Togo’s geography is mainly savanna-like, although some areas in the center of the country are fairly hilly. The rainy season lasts from June to September in the North and from May to October in the South. The rest of the year is dry and dominated by dry harmattan winds coming off the Sahara. Temperatures range from the seventies and eighties in the south, to the eighties and nineties in the north. In the months before the rains, the temperatures can be higher, reaching the low hundreds in the north.
Togolese are extremely social, and most social activities center around community events. Various ceremonies and fêtes are held throughout the year and Volunteer attendance is always well appreciated. In addition, Volunteers get together on different occasions, even if it is just for a regional meeting. Your social life will be as busy as you care to make it.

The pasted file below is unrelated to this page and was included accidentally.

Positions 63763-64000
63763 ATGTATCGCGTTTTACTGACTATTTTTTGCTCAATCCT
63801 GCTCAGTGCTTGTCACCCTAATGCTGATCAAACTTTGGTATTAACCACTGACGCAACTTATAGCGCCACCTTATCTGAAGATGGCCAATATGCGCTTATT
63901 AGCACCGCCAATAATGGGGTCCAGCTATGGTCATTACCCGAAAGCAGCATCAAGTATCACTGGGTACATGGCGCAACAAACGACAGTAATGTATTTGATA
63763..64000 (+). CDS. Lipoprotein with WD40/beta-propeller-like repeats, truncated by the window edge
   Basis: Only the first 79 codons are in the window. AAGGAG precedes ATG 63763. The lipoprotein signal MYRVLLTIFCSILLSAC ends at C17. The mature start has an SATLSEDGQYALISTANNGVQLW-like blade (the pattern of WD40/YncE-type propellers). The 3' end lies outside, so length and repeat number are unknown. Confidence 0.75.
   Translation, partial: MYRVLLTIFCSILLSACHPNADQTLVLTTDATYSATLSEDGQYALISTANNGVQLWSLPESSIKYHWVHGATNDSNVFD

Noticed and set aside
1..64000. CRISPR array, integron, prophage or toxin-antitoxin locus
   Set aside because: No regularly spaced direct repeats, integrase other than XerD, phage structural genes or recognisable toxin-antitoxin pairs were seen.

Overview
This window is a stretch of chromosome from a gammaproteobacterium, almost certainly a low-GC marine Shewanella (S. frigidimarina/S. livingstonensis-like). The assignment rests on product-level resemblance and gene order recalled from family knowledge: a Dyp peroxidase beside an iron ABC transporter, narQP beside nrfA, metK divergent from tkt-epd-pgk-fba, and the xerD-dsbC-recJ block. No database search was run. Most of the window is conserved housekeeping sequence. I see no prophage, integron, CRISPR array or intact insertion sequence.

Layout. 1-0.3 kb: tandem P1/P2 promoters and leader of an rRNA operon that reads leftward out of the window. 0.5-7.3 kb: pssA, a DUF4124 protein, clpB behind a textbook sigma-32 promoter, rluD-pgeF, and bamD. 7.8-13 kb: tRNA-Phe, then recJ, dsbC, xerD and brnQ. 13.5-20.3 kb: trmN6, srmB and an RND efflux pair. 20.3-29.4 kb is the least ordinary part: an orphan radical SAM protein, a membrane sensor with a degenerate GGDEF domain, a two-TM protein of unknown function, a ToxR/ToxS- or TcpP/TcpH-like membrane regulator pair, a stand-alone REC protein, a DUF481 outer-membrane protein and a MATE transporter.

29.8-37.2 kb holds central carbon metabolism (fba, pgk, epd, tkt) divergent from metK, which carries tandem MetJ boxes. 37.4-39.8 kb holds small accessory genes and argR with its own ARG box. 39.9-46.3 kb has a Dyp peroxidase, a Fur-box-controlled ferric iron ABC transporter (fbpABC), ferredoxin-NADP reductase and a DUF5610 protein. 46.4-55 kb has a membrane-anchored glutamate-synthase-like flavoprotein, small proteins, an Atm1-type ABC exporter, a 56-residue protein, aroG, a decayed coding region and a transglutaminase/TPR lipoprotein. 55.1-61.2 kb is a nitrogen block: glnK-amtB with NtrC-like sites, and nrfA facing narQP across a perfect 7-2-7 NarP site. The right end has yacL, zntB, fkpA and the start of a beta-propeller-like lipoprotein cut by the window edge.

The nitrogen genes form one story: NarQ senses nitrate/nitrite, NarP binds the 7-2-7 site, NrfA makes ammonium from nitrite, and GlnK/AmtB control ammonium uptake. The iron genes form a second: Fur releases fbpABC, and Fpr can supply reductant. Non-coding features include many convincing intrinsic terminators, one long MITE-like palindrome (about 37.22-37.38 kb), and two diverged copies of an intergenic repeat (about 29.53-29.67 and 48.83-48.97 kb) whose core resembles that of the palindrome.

Professionalism, Dress, and Behavior
Togolese, like people everywhere, will make judgments about you in terms of how you act and how you dress. Dress in the West African context is a sign of respect and professionalism – one shows respect for colleagues by how they dress. While appropriate dress and behavior will be discussed during pre-service training, you will also take your cues from your colleagues once you are at your site. Togolese business attire—at least outside Lomé—tends to be more casual than in the United States. You will find, however, that your Togolese counterparts are invariably well groomed and wear pressed, clean clothing. Tight, form-fitting clothing for women or clothing exposing the stomach, back, or shoulders is almost never appropriate. The same is true for shorts for both men and women during professional meetings, be they in your village or in the regional capital.